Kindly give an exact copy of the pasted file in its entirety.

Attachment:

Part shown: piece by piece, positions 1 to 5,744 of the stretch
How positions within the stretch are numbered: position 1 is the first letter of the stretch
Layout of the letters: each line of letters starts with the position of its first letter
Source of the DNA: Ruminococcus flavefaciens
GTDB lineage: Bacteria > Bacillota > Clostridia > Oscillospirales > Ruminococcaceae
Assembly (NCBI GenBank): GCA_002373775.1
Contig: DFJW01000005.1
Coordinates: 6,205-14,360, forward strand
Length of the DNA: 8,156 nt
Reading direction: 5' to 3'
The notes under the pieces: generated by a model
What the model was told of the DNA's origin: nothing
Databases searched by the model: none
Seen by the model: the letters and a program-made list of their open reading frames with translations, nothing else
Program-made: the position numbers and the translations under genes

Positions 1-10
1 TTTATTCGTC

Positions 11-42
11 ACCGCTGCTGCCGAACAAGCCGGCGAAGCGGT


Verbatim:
Part shown: piece by piece, positions 1 to 5,744 of the stretch
How positions within the stretch are numbered: position 1 is the first letter of the stretch
Layout of the letters: each line of letters starts with the position of its first letter
Source of the DNA: Ruminococcus flavefaciens
GTDB lineage: Bacteria > Bacillota > Clostridia > Oscillospirales > Ruminococcaceae
Assembly (NCBI GenBank): GCA_002373775.1
Contig: DFJW01000005.1
Coordinates: 6,205-14,360, forward strand
Length of the DNA: 8,156 nt
Reading direction: 5' to 3'
The notes under the pieces: generated by a model
What the model was told of the DNA's origin: nothing
Databases searched by the model: none
Seen by the model: the letters and a program-made list of their open reading frames with translations, nothing else
Program-made: the position numbers and the translations under genes

Positions 1-10
1 TTTATTCGTC

Positions 11-42
11 ACCGCTGCTGCCGAACAAGCCGGCGAAGCGGT